At this past weekend’s wedding as the night rolled on, when the traditional wedding songs began, I darted into the restroom until they ended. I can participate in life, but also allow for human limitations by guarding myself.

Looking back, the weekend moved along smoothly, a few hiccups, but no hacking or fevers. I’m left meditating and pondering upon genuine, unconditional love and different types of love. When I first married my husband, in my heart of hearts I believed it would last forever. I believed we would retire, rent an RV and take a year to drive to Alaska, adopting as many old, unwanted shelter poodles as we could along the way. In his own words, he wanted the same ending, but midway through the book, I turned the page, and he disappeared. Though he verbalized what he thought I wanted to hear, he failed to verbalize the truth and allow me to accept it and risk my not responding with unconditional love. In this manner, love failed. Fake love always fails.

From that point, the three of us that were left behind tried to survive best as we could. I will always harbor a tremendous amount of guilt today knowing and realizing the mistakes I made as a mother. One thing I always put my faith into, though, was the greatest thing that mattered to me: seeing both my children grow up as happy, thriving adults. I had faith with fabrication. My son held back nothing from me. Incapable of meeting him on his level, because I believed that the solution that worked for me would work for him, I spoke to him as if he were my twin. It was only a matter of time, when everything backfired and my dream shattered in half, with only one-half remaining, my daughter. I never thought I could be more grateful to have her. She is brilliant and compassionate, much like my son was and also gregarious, positive and confident – in that respect, a total opposite of my son. I am over-the-top grateful these days for her existence.

Now, for damn sure there won’t be any earth-stopping reunions in this life between my daughter and her brother or me and my son. I might dance for the sake of exercise, but not for the sake of pure joy. Those days are done and useless to think about like disposed tattered socks.

Fortunately, I have the mental capacity to still love a little and feel a big happy heart for others while throwing off the pitiful feelings for myself. In this way, I did receive a surprise bonus during our wedding weekend. The groom – quiet, introverted, kind, a good listener, considerate and compassionate – reminded me so much of my son. His image comforted me to the point of giving me such a sense of fulfillment that it felt like a spiritual reunion akin to a group hug teeming with lace, glitter and a gown’s trail long enough to almost reach heaven.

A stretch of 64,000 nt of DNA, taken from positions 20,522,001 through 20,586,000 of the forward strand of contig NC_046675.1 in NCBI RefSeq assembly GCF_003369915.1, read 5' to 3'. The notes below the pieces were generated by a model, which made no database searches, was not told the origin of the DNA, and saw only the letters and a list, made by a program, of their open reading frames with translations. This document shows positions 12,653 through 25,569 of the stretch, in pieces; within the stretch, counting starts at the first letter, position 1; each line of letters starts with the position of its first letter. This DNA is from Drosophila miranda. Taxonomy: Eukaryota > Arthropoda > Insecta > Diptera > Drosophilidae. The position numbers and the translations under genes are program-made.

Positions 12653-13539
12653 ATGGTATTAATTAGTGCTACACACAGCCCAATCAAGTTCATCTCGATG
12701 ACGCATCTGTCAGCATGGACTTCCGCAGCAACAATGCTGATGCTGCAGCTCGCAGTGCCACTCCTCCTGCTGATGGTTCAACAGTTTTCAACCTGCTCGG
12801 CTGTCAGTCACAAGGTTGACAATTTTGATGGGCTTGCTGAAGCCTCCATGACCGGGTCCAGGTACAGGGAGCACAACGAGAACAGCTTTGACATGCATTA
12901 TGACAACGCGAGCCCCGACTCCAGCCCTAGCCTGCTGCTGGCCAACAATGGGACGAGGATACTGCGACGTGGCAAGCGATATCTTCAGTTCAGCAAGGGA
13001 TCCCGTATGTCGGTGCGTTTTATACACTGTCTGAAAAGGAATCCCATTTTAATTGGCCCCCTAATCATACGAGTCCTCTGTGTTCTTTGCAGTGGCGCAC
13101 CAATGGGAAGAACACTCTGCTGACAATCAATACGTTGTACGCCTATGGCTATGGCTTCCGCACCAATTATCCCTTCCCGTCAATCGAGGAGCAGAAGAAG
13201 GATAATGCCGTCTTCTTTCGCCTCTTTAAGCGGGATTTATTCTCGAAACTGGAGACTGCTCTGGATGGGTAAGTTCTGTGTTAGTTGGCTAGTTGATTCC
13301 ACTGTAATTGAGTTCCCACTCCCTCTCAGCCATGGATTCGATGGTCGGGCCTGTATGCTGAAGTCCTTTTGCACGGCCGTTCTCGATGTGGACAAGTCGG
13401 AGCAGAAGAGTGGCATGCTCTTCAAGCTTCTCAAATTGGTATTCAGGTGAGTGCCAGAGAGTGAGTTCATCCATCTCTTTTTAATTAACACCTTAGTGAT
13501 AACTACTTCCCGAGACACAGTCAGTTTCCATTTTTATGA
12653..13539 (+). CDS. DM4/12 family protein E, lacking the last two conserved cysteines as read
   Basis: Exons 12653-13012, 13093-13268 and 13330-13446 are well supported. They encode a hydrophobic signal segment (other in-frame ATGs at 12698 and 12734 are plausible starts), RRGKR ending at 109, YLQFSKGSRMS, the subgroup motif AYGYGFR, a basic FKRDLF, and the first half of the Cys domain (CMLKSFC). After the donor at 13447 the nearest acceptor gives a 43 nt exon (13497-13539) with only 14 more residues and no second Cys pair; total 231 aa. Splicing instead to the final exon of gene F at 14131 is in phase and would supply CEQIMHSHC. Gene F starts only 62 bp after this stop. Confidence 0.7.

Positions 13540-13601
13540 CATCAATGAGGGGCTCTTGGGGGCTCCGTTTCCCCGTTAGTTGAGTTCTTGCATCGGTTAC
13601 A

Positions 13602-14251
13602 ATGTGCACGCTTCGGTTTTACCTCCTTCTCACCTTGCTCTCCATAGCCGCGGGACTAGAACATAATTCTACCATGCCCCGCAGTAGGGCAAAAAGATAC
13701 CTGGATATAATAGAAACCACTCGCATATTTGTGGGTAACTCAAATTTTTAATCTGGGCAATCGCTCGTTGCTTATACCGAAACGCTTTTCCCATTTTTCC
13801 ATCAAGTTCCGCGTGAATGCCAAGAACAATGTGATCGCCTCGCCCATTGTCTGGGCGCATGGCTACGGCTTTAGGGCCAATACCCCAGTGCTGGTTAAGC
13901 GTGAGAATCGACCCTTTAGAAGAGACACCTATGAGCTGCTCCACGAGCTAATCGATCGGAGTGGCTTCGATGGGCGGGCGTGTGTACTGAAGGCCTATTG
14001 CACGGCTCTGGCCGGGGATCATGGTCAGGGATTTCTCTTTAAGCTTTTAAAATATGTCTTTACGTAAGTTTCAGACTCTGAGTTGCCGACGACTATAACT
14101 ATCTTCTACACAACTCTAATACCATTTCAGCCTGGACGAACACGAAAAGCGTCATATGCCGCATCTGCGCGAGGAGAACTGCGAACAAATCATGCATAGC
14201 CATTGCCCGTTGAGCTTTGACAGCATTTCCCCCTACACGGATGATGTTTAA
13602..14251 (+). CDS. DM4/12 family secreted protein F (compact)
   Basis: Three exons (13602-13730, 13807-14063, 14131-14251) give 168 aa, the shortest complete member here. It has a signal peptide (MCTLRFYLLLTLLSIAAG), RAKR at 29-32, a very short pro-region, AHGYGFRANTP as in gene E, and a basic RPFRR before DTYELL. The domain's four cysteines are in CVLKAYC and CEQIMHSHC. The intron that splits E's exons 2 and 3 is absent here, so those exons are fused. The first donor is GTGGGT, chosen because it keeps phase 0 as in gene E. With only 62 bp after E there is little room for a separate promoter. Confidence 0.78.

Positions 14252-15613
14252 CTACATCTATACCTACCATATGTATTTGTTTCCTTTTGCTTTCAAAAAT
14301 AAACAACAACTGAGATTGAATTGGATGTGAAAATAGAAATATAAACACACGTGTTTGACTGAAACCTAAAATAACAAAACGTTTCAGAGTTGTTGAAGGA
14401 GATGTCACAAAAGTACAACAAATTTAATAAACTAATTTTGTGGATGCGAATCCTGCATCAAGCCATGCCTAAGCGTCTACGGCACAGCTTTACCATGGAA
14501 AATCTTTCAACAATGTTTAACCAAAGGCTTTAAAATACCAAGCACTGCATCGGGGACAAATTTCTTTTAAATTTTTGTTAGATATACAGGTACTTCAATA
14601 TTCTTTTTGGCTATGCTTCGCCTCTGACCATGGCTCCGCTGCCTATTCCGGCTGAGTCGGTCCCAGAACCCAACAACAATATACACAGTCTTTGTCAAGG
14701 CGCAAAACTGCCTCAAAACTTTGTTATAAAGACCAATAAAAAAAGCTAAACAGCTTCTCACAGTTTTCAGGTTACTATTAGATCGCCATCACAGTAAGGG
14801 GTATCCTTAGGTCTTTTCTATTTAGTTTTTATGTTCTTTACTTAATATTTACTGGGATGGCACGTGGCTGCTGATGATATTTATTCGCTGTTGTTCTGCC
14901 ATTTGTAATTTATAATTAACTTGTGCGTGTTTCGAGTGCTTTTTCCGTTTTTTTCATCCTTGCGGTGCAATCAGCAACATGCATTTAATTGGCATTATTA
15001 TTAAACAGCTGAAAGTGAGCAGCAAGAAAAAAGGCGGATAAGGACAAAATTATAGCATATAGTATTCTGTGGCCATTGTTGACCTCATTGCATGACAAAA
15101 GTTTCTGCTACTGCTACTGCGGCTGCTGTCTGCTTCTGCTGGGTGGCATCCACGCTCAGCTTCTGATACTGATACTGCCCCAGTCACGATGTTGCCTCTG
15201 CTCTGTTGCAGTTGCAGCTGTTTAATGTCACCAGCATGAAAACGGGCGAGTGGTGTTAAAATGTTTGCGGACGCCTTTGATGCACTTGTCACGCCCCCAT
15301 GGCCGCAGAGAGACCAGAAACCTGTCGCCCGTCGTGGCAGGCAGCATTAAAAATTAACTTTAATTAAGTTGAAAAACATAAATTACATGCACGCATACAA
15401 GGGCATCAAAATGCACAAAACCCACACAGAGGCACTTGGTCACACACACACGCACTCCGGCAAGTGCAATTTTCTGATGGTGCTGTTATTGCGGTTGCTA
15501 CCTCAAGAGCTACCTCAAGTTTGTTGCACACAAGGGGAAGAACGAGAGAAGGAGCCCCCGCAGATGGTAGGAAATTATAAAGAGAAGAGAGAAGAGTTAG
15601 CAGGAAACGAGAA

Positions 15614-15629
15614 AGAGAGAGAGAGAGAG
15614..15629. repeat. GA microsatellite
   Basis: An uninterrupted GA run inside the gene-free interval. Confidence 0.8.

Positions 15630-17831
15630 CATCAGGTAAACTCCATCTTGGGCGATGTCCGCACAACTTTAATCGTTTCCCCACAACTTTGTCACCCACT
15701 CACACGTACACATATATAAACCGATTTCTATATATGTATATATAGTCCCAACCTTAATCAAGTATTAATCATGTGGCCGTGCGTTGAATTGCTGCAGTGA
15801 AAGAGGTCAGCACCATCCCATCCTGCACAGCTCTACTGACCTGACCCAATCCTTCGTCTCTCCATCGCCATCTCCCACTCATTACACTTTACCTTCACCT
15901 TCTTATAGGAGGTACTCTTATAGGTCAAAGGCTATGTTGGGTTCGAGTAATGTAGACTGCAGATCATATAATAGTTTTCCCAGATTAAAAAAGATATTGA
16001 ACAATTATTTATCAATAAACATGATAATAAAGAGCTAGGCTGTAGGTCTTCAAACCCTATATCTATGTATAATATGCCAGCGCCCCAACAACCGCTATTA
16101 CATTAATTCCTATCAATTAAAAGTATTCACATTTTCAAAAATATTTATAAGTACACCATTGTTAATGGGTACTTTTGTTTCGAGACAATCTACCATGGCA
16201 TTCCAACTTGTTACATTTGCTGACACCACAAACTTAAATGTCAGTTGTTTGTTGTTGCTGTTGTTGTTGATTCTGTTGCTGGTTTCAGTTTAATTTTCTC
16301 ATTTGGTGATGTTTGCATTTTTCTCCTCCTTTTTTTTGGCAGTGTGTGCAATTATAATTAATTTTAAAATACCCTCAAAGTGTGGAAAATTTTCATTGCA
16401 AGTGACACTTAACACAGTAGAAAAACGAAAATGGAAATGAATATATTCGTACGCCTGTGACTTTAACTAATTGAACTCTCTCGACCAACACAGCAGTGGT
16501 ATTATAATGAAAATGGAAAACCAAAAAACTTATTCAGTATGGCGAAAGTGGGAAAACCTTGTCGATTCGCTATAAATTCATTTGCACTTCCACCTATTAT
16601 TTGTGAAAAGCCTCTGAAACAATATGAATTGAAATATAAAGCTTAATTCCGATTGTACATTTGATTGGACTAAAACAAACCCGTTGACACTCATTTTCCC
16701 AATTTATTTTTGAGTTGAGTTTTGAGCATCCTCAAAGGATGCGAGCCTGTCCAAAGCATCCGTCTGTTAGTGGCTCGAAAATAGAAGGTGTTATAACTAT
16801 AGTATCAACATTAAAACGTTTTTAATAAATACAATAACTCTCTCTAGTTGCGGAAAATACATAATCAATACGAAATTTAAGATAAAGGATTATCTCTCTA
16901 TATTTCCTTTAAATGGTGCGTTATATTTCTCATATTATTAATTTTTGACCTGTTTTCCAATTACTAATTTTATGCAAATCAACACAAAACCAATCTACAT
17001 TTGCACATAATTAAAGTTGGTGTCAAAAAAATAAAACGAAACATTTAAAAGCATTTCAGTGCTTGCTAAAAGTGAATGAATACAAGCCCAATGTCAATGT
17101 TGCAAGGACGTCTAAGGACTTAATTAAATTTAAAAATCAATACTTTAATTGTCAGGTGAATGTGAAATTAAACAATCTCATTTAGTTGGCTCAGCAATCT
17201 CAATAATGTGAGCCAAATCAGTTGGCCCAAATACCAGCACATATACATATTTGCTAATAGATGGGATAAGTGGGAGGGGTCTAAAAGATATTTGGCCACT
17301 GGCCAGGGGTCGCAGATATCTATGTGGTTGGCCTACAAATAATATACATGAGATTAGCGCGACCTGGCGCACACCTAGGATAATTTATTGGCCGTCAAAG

Faith Muscle

28 thoughts on “Entering the Gates of 🌤️Heaven

  1. through brash and hawthorn on hands and knees,
    crawling through hurt,
    cuts deep,
    so deep,
    heart aches, heart breaks,
    to find thee,
    yet this blood entwined flows free,

    said angels and ghouls,
    don’t go there,
    this sorrow will save until tomorrow,
    haunted memories we’ll borrow,
    stay here with us, it’s no bother

    get to f**k,
    this pain I’ll bear,
    I’ll not share it with you,
    you offer only dispair,
    I’ll hold this turmoil with care,
    and with soul light as guide,
    I’ll follow until I find the love that hides,

    death thought I have the cut of your cloth,
    and menace I match thee,
    with my axe,
    one blow,
    you have what is mine,
    now let him/her go,
    you have what I love,
    so set him/her free,
    if you’re in here,
    I will find you,
    hold you with care,
    I will carry you in love,
    love to spare,

    then love did spread like stardust from above,
    and a shower did fall this way,
    a story of folded up souls unfolding,
    of bonds to be kept,
    of earnest promises to be met,
    a pledge of seeing one’s self in the other,
    nothing else above,
    nothing else below,
    a love,
    so plain to see,

    flying high,
    hit the floor,